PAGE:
Dr. John Snow (1813-1858)When it comes to mashing up this kind of data with geography we do a kind of flag waving.  The early days of using geographic data to present information to make a case one of the pioneers was a British Physician, a chap called John Snow: a very important figure in the history of epidemiology.  His work centred around a cholera outbreak in London.  In fact there is a monument to him in central London.  It's a pump because he was able to trace the source of the outbreak back to a specific pump.  Part of the way he presented his case, he made his case that this was the source of the outbreak was using mapping data.  John Snow's story was told by somebody in this Hyper Local News group in the most cutting-edge, modern kinds of mapping.  It's Stephen Johnson and he's the author of a new book on The Ghost Map.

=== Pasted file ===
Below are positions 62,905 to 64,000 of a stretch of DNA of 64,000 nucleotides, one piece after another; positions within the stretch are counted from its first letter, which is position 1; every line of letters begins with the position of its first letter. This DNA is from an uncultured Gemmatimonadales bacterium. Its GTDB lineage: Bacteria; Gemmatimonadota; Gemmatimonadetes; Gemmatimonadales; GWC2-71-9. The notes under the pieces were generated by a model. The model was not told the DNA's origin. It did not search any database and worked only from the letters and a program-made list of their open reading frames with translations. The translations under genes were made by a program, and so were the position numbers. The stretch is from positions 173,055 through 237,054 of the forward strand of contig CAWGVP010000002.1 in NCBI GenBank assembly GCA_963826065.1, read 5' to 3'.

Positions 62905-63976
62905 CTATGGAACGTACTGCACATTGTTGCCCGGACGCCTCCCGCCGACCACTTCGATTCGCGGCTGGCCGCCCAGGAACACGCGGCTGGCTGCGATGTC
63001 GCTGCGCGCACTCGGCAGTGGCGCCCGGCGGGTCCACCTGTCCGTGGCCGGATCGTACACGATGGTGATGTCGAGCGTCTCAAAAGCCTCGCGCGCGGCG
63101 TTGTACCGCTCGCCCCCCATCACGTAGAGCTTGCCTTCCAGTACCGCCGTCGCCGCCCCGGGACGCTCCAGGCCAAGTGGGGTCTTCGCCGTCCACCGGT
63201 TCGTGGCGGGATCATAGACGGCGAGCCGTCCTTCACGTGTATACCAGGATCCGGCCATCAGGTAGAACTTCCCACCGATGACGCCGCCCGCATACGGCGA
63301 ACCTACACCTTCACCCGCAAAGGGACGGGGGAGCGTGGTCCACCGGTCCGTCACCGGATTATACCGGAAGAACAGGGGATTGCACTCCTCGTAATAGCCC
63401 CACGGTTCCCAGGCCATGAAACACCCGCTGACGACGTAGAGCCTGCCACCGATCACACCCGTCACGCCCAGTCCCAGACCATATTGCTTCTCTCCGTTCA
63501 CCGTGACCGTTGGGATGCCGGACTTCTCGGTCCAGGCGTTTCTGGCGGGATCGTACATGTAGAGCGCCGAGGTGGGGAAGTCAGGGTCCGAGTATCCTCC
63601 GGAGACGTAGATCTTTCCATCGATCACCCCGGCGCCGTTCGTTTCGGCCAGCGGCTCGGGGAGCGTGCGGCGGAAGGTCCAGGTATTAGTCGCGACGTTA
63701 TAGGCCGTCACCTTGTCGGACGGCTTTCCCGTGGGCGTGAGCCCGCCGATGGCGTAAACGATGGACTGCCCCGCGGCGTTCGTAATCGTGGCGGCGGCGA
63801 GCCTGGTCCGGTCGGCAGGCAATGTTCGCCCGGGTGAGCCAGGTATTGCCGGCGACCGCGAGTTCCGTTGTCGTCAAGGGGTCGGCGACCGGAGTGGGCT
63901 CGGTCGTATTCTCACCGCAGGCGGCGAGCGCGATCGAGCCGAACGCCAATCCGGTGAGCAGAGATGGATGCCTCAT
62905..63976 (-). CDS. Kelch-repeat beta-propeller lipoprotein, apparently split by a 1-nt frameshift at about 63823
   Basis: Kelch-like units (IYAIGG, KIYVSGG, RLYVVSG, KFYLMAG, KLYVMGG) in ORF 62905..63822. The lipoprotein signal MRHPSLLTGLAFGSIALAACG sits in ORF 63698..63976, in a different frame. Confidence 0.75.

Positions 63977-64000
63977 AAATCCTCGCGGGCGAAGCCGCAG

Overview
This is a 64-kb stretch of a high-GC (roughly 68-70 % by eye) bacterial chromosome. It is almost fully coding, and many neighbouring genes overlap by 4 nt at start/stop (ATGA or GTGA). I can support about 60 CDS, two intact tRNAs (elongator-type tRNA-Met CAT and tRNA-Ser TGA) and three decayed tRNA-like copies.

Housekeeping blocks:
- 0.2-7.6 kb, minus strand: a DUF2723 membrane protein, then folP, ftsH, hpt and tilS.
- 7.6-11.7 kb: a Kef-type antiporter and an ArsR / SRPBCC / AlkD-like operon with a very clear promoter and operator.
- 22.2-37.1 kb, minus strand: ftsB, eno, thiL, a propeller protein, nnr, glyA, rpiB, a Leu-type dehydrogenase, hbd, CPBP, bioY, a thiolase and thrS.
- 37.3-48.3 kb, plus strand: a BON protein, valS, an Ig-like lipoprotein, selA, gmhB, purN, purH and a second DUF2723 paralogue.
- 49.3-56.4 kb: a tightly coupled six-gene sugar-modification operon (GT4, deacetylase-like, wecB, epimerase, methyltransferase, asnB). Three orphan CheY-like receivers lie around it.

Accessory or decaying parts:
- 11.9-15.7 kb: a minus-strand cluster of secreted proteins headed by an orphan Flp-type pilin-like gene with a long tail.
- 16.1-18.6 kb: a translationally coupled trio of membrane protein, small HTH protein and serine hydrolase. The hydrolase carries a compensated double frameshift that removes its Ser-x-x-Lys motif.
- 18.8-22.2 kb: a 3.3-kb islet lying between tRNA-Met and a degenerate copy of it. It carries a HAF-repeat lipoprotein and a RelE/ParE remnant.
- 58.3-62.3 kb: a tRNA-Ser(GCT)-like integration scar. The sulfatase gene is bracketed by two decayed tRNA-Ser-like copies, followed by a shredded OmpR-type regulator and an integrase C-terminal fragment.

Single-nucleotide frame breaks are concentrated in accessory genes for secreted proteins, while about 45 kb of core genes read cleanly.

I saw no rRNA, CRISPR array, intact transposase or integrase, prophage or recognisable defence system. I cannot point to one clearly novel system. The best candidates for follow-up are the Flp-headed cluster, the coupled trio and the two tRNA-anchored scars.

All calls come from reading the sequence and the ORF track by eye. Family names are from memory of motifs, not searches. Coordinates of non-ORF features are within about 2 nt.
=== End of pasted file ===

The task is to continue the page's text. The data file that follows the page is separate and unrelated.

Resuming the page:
Stephen - Of course it's a kind of medical thriller in some ways.  The story of terrible outbreaks of cholera in the history of London but crucially there were two people living in the community, John Snow and Henry Whitehead, to try and figure out where the cholera was coming from.  Cholera was in the water.  It was about a contaminated water supply. Snow and Whitehead together ended up building this map of all the deaths in Soho and London that pointed vividly when you looked at it on a page to this central water pump.  What I think is so interesting about this story is Snow and Whitehead were crucially locals.  They were in the neighbourhood.  It was Whitehead's social network; that he knew so many of his neighbours he was able to contribute so much to the case.  One of the things I love about the story is that at the intersection points of all these things is a great study in mapping, information science, epidemiology in cities and how cities and communities can solve problems.